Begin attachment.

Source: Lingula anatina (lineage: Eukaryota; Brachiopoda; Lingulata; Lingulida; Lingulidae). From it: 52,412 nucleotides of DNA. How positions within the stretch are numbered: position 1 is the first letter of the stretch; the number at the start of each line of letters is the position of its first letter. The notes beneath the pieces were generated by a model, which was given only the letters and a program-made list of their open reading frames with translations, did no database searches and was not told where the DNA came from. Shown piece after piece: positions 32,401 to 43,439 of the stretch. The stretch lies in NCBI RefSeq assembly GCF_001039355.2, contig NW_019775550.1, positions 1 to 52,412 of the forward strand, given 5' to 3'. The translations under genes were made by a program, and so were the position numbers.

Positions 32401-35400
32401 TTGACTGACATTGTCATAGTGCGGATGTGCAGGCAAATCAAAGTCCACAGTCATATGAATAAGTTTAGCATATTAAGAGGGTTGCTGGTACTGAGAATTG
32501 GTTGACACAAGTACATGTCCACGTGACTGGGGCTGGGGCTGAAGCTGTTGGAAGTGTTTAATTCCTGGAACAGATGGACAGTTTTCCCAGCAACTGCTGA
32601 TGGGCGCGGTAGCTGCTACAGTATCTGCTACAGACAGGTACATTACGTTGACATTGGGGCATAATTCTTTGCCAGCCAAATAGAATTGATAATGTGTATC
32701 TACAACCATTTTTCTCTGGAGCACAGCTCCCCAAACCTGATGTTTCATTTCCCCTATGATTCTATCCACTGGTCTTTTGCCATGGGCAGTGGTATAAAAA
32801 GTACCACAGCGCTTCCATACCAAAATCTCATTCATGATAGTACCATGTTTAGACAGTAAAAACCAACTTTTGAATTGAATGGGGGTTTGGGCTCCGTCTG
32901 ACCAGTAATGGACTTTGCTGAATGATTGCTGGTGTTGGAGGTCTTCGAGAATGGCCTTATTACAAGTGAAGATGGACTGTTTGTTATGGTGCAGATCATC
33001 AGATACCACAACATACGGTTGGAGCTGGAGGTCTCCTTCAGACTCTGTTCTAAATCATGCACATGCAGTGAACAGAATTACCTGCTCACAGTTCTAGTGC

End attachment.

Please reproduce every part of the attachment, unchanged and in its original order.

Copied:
Source: Lingula anatina (lineage: Eukaryota; Brachiopoda; Lingulata; Lingulida; Lingulidae). From it: 52,412 nucleotides of DNA. How positions within the stretch are numbered: position 1 is the first letter of the stretch; the number at the start of each line of letters is the position of its first letter. The notes beneath the pieces were generated by a model, which was given only the letters and a program-made list of their open reading frames with translations, did no database searches and was not told where the DNA came from. Shown piece after piece: positions 32,401 to 43,439 of the stretch. The stretch lies in NCBI RefSeq assembly GCF_001039355.2, contig NW_019775550.1, positions 1 to 52,412 of the forward strand, given 5' to 3'. The translations under genes were made by a program, and so were the position numbers.

Positions 32401-35400
32401 TTGACTGACATTGTCATAGTGCGGATGTGCAGGCAAATCAAAGTCCACAGTCATATGAATAAGTTTAGCATATTAAGAGGGTTGCTGGTACTGAGAATTG
32501 GTTGACACAAGTACATGTCCACGTGACTGGGGCTGGGGCTGAAGCTGTTGGAAGTGTTTAATTCCTGGAACAGATGGACAGTTTTCCCAGCAACTGCTGA
32601 TGGGCGCGGTAGCTGCTACAGTATCTGCTACAGACAGGTACATTACGTTGACATTGGGGCATAATTCTTTGCCAGCCAAATAGAATTGATAATGTGTATC
32701 TACAACCATTTTTCTCTGGAGCACAGCTCCCCAAACCTGATGTTTCATTTCCCCTATGATTCTATCCACTGGTCTTTTGCCATGGGCAGTGGTATAAAAA
32801 GTACCACAGCGCTTCCATACCAAAATCTCATTCATGATAGTACCATGTTTAGACAGTAAAAACCAACTTTTGAATTGAATGGGGGTTTGGGCTCCGTCTG
32901 ACCAGTAATGGACTTTGCTGAATGATTGCTGGTGTTGGAGGTCTTCGAGAATGGCCTTATTACAAGTGAAGATGGACTGTTTGTTATGGTGCAGATCATC
33001 AGATACCACAACATACGGTTGGAGCTGGAGGTCTCCTTCAGACTCTGTTCTAAATCATGCACATGCAGTGAACAGAATTACCTGCTCACAGTTCTAGTGC